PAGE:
Good sailcloth for JR

  • 25 Dec 2017 17:39
    Reply # 5648156 on 1206989

    It is not coated and looks the same on each side.  5 year warranty I think. It is softer than Sunbrella and folds/packs down really well. If you are interested in WM80, consider also getting samples of the regular WM and the two weights of Top Notch. All four are similar products.


    e

  • 25 Dec 2017 13:26
    Reply # 5648009 on 5625660
    Annie Hill wrote:Unless you are using a very light fabric, puckering is almost always caused by the tension top and bottom being out of sync.  Another possibility is that you need more foot pressure.  I've been surprised what a difference that can make.

    Sebastian has now made a number of sails from Weathermax.  He could be your 'go to' man for advice.  (Sorry, Sebastian!)


    Does anyone know if the Weathermax 80 is one-sided and how well does it last under the sunlight?

    I am about to start making a new sail and haven't been able to decide if I should go for Weathermax 80 or Dacron. 

  • 22 Dec 2017 06:59
    Reply # 5645868 on 1206989
    I had a long discussion with myself about the colour of the new sail and almost went for wine red - on the other hand I like the excellent visibility of the yellow. I didn't find good polyester webbing that would have suited the wine red cloth, but found it in yellow. Also,  my daughter kept insisting for the latter (yellow being her favourite colour). These things finally settled it :)
  • 22 Dec 2017 02:18
    Reply # 5645740 on 1206989
    It looks like nice stuff, Jami, and seriously UV resistant.  Not, I suppose, that this is a big worry for you.  Still, when you decide to sail around the world ...

    I like the yellow :)


  • 21 Dec 2017 21:51
    Reply # 5645569 on 1206989

    Luckily there is a local seller here in Turku area. They even ordered a full roll of yellow Outguard (from Germany, I suppose) last year, when I needed only two meters for the top panel of the Joe 17's sail.

    I decided to return the favour and buy some 25m of the same yellow fabric now for the sail of Galion 22.

  • 21 Dec 2017 12:47
    Reply # 5645019 on 1206989
    Anonymous member (Administrator)

    Jami

    Where do you buy that cloth?

    Arne

  • 21 Dec 2017 10:32
    Reply # 5644930 on 1206989
    In hand the 190 gms Outguard feels very, very strong. Plus it has a plentiful choice of colours :)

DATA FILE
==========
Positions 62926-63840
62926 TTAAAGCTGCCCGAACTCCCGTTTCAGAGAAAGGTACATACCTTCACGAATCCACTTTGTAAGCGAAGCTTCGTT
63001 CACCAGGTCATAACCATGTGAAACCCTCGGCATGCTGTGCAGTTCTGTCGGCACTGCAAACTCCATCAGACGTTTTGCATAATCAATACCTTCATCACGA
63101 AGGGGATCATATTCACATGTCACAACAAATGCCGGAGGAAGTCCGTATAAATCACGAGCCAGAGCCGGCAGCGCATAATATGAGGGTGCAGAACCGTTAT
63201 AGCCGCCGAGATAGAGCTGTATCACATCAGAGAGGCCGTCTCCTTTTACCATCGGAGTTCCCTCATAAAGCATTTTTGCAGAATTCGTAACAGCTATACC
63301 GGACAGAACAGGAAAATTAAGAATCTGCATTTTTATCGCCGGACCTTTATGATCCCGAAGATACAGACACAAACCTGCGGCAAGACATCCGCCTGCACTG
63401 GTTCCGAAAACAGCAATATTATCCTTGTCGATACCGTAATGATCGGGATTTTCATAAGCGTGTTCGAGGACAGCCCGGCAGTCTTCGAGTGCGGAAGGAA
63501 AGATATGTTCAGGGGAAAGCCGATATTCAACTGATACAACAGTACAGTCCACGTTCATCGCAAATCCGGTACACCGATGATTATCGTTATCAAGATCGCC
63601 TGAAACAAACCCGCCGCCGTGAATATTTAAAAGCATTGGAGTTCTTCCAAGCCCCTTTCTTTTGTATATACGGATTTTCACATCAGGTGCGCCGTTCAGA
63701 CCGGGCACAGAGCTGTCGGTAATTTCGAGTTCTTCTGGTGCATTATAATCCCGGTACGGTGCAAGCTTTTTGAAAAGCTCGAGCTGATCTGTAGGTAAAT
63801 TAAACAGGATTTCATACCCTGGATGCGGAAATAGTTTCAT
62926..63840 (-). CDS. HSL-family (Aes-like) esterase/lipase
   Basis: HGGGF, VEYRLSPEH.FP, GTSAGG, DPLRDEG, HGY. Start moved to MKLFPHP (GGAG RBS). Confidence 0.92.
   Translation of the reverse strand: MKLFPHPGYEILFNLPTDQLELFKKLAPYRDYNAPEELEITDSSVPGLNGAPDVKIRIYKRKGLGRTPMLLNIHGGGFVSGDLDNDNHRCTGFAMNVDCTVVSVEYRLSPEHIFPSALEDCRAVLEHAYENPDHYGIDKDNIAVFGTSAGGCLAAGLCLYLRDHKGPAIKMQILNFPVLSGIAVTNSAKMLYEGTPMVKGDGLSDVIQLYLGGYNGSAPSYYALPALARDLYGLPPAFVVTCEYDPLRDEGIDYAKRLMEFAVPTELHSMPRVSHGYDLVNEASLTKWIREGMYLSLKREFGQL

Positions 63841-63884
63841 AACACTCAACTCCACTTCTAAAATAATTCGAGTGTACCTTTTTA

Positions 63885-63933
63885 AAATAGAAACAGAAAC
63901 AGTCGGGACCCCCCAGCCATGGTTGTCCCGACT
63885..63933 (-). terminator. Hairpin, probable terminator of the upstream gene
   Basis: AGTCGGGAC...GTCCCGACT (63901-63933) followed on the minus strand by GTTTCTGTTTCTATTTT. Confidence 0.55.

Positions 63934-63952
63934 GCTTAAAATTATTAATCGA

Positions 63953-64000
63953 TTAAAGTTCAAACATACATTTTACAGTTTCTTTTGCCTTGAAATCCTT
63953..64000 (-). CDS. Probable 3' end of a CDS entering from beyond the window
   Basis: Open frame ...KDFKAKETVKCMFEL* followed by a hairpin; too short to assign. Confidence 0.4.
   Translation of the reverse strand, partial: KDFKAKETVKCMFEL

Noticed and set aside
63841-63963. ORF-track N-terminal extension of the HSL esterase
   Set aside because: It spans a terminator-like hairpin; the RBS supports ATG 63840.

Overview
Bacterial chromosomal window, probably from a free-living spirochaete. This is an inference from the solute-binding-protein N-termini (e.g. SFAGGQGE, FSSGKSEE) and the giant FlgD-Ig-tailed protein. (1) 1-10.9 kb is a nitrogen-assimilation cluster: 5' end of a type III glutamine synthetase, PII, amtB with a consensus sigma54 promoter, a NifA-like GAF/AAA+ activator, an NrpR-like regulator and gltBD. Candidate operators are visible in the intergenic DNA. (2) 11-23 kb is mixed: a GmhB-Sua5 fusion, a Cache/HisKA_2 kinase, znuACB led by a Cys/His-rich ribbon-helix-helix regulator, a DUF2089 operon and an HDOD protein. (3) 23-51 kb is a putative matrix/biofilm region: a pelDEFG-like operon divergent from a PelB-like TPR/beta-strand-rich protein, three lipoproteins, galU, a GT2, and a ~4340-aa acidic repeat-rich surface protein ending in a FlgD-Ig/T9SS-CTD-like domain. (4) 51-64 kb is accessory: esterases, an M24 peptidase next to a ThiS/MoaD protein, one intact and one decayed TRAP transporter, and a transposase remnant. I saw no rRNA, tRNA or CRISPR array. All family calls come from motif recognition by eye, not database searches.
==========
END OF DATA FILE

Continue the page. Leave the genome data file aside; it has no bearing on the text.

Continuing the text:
The strength and other technical details can be estimated from the data sheet, if one is capable of reading it. I am not...

    Last modified: 21 Dec 2017 10:54 | Anonymous member
  • 21 Dec 2017 08:48
    Reply # 5644890 on 5644479
    Frank Schapitz wrote:

    But I found a cheap exemplar of "Make Your Own Sails by Bowker and Budd" and ordert it. Thats a good thing, thank you for that pointer!

    The 1975 revision has a section on polyester cloth, but still, the book is very dated now. 


    Jami Jokinen wrote:
    I'll be using Swela Outguard for the 25-28m2 sail I'm making for my Galion 22.

    This seems very promising! Even more because of thats a german company and the price fits our budget. Now I m just not sure if 190gsm is enough weight for a 6panel 40sqm sail ....

    It's a little light, but not much too light. The greatest stress is at the peak of a high-peaked sail, the worst bias/cyclical loading is at the throat and the most vulnerable place for flapping and fluttering is all along the leech. If 190gsm cloth is doubled at these places, I think it will be OK. Alternatively, Jami also mentions a 270gsm cloth, which is a little too heavy, but might be used for the top panel.
  • 20 Dec 2017 21:40
    Reply # 5644479 on 5623376

    Thank you all for your replies!


    David wrote:

    Conversely, 8 oz 100% cotton canvas has been making a comeback for medium weight car-camping tents, and I see that 3% shrinkage must be allowed for in this example. Other than that, so long as the cloth has been tightly woven and then proofed against rot and mildew, it will have an acceptable life. But if it is of high quality, I would have to query whether it would cost less than polyester cloth. 


    This looks not bad. A pity that nobody has experience concerning the durability!

    David wrote:

    I think the best course for amateur sailmakers is to find those outlets in your own country that sell bankrupt stock, 'ends of lines' and cloth that is graded as 'second quality' because of cosmetic defects, not because of structural defects. In the UK, one such is englishseadog on eBay.co.uk who acquired the leftovers when the makers of Haywards sailcloth ceased production. Is there anyone similar in Germany or neighbouring countries, Frank? 

    Thats a good hint! I have to dig a little bit more for remaining stock. The problem is that the internet and ebay in particular is full of cloth. Many of them lack of specification and trustworthy data about weight and material. Right now buying new cloth in Germany feels a little bit like gambling. I think it would be better to live on watersport enthusiastic islands like UK or NZ then here :)
     
    But I found a cheap exemplar of "Make Your Own Sails by Bowker and Budd" and ordert it. Thats a good thing, thank you for that pointer!



    Jami wrote:
    I'll be using Swela Outguard for the 25-28m2 sail I'm making for my Galion 22.

    This seems very promising! Even more because of thats a german company and the price fits our budget. Now I m just not sure if 190gsm is enough weight for a 6panel 40sqm sail ....


    Last modified: 21 Dec 2017 23:09 | Anonymous member
  • 17 Dec 2017 11:05
    Reply # 5631312 on 1206989

    Hah! I didn't keep Ivory Gull for more than a few years, but her original sails lasted for about twenty years. Spanish-made acrylic cloth, stitched with black thread, if I remember correctly, but whether the thread was V69 or V92, I can't tell you.

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